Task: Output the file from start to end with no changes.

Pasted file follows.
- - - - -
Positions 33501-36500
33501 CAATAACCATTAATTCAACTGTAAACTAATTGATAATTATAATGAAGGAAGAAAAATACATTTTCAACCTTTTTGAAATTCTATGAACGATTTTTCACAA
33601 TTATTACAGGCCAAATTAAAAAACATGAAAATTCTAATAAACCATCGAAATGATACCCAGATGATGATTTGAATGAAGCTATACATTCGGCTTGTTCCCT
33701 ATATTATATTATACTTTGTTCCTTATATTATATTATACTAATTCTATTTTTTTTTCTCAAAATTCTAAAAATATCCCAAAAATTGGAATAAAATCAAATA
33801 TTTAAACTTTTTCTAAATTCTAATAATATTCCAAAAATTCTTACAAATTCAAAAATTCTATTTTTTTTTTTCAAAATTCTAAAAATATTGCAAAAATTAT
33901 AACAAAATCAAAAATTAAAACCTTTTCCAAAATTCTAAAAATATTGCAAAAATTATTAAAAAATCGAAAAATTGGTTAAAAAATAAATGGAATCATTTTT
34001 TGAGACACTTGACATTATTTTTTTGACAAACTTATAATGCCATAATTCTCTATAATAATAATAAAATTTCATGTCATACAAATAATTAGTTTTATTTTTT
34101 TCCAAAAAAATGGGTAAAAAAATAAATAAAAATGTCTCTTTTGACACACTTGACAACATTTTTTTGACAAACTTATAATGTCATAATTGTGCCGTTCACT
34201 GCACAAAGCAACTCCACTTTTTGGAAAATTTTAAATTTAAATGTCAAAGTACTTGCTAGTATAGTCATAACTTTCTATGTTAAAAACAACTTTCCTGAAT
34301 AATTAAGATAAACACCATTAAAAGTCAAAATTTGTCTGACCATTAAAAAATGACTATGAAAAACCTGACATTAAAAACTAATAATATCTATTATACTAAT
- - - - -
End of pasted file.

Positions 33501-36500
33501 CAATAACCATTAATTCAACTGTAAACTAATTGATAATTATAATGAAGGAAGAAAAATACATTTTCAACCTTTTTGAAATTCTATGAACGATTTTTCACAA
33601 TTATTACAGGCCAAATTAAAAAACATGAAAATTCTAATAAACCATCGAAATGATACCCAGATGATGATTTGAATGAAGCTATACATTCGGCTTGTTCCCT
33701 ATATTATATTATACTTTGTTCCTTATATTATATTATACTAATTCTATTTTTTTTTCTCAAAATTCTAAAAATATCCCAAAAATTGGAATAAAATCAAATA
33801 TTTAAACTTTTTCTAAATTCTAATAATATTCCAAAAATTCTTACAAATTCAAAAATTCTATTTTTTTTTTTCAAAATTCTAAAAATATTGCAAAAATTAT
33901 AACAAAATCAAAAATTAAAACCTTTTCCAAAATTCTAAAAATATTGCAAAAATTATTAAAAAATCGAAAAATTGGTTAAAAAATAAATGGAATCATTTTT
34001 TGAGACACTTGACATTATTTTTTTGACAAACTTATAATGCCATAATTCTCTATAATAATAATAAAATTTCATGTCATACAAATAATTAGTTTTATTTTTT
34101 TCCAAAAAAATGGGTAAAAAAATAAATAAAAATGTCTCTTTTGACACACTTGACAACATTTTTTTGACAAACTTATAATGTCATAATTGTGCCGTTCACT
34201 GCACAAAGCAACTCCACTTTTTGGAAAATTTTAAATTTAAATGTCAAAGTACTTGCTAGTATAGTCATAACTTTCTATGTTAAAAACAACTTTCCTGAAT
34301 AATTAAGATAAACACCATTAAAAGTCAAAATTTGTCTGACCATTAAAAAATGACTATGAAAAACCTGACATTAAAAACTAATAATATCTATTATACTAAT